And then jail, redemption etc…
It was sometime in the mid-nineties when photos of a skinny kid from public housing in Maroubra throwing himself over ledges started appearing on the desks of surf magazine photo editors.
Puerto, Hawaii, the newly discovered slab at Cape Solander that was renamed Ours, wasn’t a damn wave Wayne Cleveland wouldn’t touch.
No one in the mag game knew who he was except that he ripped.
Lke most bright kids who grow up in public housing, Wayne was a fast-talker, athletic and knew how to handle himself in a fight, to put it mildly.
“Growing up in housing commission in Maroubra, you’re either going to be an elite athlete or an elite criminal,” he says.
I remember a phone call to my office in Hossegor, France, the familiar laughter pouring down the line and a request to set the gendarmes right who’d mistakenly arrested him for something or another.
He’s the only man I’ve ever seen exit a lock-up, and I’ve seen a few oddly enough, shaking everyone’s hands.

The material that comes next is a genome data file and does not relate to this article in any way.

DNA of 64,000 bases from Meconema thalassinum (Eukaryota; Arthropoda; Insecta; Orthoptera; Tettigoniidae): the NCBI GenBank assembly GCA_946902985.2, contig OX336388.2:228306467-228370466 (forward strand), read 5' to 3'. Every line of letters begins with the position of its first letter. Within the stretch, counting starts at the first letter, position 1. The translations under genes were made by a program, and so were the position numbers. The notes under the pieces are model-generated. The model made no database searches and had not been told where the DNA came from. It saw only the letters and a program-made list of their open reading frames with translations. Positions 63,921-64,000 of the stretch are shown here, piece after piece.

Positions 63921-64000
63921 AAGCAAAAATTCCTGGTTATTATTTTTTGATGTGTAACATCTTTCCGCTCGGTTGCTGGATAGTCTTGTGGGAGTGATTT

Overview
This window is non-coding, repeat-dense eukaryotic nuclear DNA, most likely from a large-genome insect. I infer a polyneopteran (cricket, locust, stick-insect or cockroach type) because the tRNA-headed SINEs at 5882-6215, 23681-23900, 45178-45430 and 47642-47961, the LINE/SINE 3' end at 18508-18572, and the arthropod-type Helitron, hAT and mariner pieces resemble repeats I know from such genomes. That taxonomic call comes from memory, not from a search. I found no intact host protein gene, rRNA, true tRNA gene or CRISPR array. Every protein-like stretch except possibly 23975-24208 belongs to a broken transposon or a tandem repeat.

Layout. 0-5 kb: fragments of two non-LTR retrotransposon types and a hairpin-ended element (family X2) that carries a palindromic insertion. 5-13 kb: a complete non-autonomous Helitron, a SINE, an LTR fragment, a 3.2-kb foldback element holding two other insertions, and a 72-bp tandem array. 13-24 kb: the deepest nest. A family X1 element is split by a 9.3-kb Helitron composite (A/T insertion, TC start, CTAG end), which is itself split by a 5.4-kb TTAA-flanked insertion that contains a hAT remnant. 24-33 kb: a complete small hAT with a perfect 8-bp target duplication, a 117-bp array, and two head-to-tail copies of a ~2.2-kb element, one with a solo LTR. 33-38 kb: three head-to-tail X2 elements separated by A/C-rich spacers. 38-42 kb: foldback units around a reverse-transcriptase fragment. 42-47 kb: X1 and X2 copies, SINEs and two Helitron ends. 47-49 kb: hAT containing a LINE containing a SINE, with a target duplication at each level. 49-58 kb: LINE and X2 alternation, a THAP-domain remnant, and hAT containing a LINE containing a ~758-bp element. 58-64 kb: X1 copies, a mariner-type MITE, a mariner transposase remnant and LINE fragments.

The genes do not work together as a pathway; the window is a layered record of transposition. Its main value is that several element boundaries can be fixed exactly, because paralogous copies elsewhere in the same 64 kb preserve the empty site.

Then came a gorgeous house fashioned entirely in shades of white that would feature in myriad design magazines and a bunch of kids.
All going real good except the cash was coming from running coke out of the US using airline food caterers and the cops were on his trail.
The court heard that 40-year-old Cleveland was the Australian principal of a syndicate that imported cocaine from the US with the help of corrupt staff employed by Gate Gourmet, a catering company servicing various airlines at Sydney Airport. On December 2, 2007, customs officers found 12 blocks of white powder in the rubbish bin cabinet in the toilet of United Airlines flight UA839. The blocks contained 2.8 kilograms of pure cocaine with a street value of close to $1 million. It had been destined to be picked up by an employee of Gate Gourmet.
Long story short, the cops confiscated everything he owned, including the pretty house, Wayne got ten-to-sixteen years, did ten, and is back in Maroubra doing a little fitness work and acting as a cautionary tale to any kids who think drug smuggling might be a biz worth examining.
In this short, Wayne talks through the smuggling game, “Imagine walking through the airport strapped with three kilos of cocaine…that was a thrill for me”, the money he made, what it’s like to have thirty feds banging down your door while your kids cower on the loungeroom floor and life after jail.